The Norweb 1823 PR63 O-111 Half Dollar
1823 50C PR63 NGC. O-111, Unique as a Proof. The sole known
proof specimen from O-111 dies, though a handful of O-108 specimens
are accepted as proofs to varying degrees. One of the few proof
coins Walter Breen admitted to not having examined in his
legendary Proof Encyclopedia, where he wrote:
Select, Unique as a Proof
"Normal date. Repeatedly reported but not seen by me, though several deceptive early strikes are around. First auctioned in the J.N.T. Levick sale of October 1864 (W. Elliott Woodward, auctioneer), Cleneay:1154, illustrated; several flat stars. Waldo Newcomer had one, #1440 in his private catalogue, unattributed, possibly the Levick (?) - Cleneay coin; it cost him $25 back in the early 1920's, which was then a high price even for proofs."
Interestingly, Breen does not record the offering of the present coin by B. Max Mehl in November 1954, as lot 230; from there it went into the Norweb Collection, later to be offered as lot 3079 in Norweb III (Bowers and Merena, November 1988). This piece was linked speculatively to the Levick - Cleneay pedigree in both its Norweb appearance and its initial Heritage appearance (see below), and the absence of other examples of the O-111 as a proof make that descent the most plausible, though there will always be a measure of uncertainty where the coin was before the Mehl auction.
Heritage had the privilege of offering this piece in its January 1996 FUN Auction, and we are proud to do so once again. Last time, the cataloger wrote: "This piece has exceptionally deep mirrors in the fields with quite a different 'look' to it than a prooflike business strike, even though several of the peripheral stars are not fully struck. Both sides show light golden toning, and the devices have a moderate amount of mint frost which provides a modest contrast on each side."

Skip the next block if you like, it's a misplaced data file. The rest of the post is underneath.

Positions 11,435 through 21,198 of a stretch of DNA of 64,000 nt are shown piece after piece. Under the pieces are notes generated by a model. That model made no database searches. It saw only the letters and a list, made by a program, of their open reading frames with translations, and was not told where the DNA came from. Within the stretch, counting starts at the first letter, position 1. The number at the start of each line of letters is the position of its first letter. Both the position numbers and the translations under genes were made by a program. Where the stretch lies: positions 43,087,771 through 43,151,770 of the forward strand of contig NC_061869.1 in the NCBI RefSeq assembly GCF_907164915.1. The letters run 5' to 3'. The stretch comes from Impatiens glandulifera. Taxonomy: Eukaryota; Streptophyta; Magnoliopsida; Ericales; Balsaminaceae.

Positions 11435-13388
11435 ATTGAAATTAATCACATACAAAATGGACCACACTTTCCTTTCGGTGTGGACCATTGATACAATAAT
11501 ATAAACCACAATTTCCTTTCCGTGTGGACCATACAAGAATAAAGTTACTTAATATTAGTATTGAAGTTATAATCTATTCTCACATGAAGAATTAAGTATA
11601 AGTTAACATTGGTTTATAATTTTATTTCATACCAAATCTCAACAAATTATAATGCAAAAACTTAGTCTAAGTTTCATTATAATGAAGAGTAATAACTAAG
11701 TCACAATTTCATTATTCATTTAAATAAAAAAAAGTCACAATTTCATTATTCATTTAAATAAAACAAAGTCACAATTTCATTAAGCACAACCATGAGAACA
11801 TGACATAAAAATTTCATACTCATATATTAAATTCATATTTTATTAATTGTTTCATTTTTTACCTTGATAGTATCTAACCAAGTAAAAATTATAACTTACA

The presence of a few flat stars is a constant refrain in the descriptions of the proof O-111 1823 half dollars throughout history. More subtle visual markers that turn up in the Norweb and Heritage 1996 plate appearances include a tiny dark toning dot at the back of Liberty's cap and two areas of planchet roughness on the reverse, one on either side of the eagle's neck. Though lightly hairlined with a pinscratch trailing from the M in AMERICA, this is a fundamentally pleasing specimen that will prove to be a star in whatever cabinet of early U.S. coinage holds it next. (NGC ID# 27SD, PCGS# 6198)
Weight: 13.48 grams
Metal: 89.24% Silver, 10.76% Copper
Learn more at the Newman Numismatic Portal at Washington University in St. Louis.
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